Racing out in front of the others I arrived triumphantly at the end of the line, a long winding snake of a line which ended at the entrance to the roller coaster. Never before had I been on one, never before had I been old enough but now I was 10, now I could ride the Zambezi Zinger with my friends. It was all anyone in fourth grade could talk about, some of my friends had been on this thing more than once but now it was my turn; I could not wait to be twisted, spun and shaken into oblivion.
"Step up, back to the stand, right there against the umbrella please", the gatekeeper cried, the only thing standing between me and 180 seconds of unparalleled madness.
Josie, Mary and Jenny all eased through with barely a nod from the teenage sentry. I ducked by but he stopped me, "one minute there missy, back against the umbrella please, you must be 48 inches tall to ride the Zambezi!".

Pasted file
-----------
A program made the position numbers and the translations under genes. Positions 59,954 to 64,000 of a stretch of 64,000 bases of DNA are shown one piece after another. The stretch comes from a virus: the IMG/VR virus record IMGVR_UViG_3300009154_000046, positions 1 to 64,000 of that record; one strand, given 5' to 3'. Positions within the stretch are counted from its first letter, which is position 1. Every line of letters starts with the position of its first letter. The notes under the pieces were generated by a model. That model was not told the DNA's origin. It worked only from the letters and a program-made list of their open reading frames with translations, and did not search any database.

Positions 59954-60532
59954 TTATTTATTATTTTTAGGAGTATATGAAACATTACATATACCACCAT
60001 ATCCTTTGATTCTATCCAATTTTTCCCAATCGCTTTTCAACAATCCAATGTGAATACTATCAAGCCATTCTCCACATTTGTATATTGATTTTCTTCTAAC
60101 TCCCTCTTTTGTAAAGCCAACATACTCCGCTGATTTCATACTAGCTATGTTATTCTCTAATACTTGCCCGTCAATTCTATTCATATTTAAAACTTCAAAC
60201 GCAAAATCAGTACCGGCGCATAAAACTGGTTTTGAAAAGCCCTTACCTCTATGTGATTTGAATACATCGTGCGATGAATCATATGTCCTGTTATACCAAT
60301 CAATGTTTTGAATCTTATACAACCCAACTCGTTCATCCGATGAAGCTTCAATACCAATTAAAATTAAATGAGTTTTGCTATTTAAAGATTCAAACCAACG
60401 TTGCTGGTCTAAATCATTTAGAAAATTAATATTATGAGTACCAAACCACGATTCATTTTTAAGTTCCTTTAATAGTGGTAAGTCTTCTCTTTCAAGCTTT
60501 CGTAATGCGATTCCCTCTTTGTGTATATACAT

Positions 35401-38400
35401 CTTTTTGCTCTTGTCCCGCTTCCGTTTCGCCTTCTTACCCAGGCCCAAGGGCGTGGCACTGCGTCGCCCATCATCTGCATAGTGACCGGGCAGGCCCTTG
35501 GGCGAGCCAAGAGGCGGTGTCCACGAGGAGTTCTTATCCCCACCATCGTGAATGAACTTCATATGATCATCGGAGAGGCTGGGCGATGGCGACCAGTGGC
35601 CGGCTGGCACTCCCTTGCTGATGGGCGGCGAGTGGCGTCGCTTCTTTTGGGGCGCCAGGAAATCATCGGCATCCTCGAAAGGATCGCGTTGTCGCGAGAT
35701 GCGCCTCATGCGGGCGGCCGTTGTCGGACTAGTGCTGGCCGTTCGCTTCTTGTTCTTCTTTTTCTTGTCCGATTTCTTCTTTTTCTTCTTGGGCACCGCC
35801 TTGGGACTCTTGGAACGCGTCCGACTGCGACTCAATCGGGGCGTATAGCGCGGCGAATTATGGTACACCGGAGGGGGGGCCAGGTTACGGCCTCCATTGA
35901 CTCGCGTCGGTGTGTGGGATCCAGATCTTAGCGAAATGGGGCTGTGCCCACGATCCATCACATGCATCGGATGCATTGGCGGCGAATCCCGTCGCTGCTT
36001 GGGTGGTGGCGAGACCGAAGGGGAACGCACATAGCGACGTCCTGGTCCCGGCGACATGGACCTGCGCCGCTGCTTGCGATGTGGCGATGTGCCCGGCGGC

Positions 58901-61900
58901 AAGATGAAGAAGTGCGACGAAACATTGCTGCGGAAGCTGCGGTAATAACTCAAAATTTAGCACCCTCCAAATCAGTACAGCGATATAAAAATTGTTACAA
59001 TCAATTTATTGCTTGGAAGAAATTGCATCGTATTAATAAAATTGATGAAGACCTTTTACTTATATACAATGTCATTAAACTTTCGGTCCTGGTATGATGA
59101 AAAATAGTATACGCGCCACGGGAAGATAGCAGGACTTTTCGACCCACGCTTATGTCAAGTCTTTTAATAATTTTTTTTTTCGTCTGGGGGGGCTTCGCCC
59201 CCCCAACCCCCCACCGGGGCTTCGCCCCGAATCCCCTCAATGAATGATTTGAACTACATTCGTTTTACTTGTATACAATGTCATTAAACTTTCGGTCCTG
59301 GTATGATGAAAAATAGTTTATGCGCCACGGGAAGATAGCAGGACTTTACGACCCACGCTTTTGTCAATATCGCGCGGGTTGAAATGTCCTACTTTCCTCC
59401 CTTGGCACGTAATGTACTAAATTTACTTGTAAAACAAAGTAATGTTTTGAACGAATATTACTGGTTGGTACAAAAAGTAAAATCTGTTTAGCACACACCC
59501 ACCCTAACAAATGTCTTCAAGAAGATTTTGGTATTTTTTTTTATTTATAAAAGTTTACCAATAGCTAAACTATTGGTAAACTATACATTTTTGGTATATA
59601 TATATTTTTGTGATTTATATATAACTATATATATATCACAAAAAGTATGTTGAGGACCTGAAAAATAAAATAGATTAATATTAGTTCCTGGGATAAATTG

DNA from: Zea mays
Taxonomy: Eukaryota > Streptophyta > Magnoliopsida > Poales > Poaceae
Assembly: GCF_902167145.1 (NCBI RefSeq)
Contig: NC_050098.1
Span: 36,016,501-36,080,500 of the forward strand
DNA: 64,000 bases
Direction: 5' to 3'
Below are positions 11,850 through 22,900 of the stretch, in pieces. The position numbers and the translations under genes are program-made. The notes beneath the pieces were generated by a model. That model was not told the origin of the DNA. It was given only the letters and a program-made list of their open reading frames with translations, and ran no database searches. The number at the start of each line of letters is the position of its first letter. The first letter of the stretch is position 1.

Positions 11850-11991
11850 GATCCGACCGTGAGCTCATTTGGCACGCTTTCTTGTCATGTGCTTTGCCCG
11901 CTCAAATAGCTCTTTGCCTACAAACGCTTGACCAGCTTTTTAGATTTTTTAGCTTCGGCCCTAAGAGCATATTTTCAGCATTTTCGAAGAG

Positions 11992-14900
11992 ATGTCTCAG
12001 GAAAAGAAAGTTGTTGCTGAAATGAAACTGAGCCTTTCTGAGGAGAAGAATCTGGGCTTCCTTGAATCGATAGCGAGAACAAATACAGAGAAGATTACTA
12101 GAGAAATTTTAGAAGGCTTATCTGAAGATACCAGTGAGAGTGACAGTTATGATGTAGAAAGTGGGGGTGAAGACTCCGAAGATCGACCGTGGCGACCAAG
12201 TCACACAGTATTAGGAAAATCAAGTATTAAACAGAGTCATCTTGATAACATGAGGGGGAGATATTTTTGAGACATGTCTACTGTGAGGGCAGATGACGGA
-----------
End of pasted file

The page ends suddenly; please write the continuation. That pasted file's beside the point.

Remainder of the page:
"Hmmm, you don't seem to reach the top do you?"
A bit more of a push from the heel and I was almost there, "oh no, I'm tall enough, I'm 10. Today is my birthday".
He shook his head, "sorry kiddo, but for your safety you must be as tall as my umbrella, please step this way", and he opened the gate hidden behind him, the one used by people who were not brave enough to face the Zambezi head on, the coward gate. My friends stepped into the car and lowered the bar, I stepped out, finding my 6'3" father waiting for me. He was worried that I wouldn't pass the height requirement and offered to walk me over to the Funcular, the one loop roller coaster sized just for children.
Turns out I hated roller coasters, still do.
Mary and Kate's language arts writing assignment this week was to write a short essay about a birthday celebration, including descriptive language and conflict. This is my take on fourth grade, with a nod to my daughter who is struggling this year with being the shortest one in her class.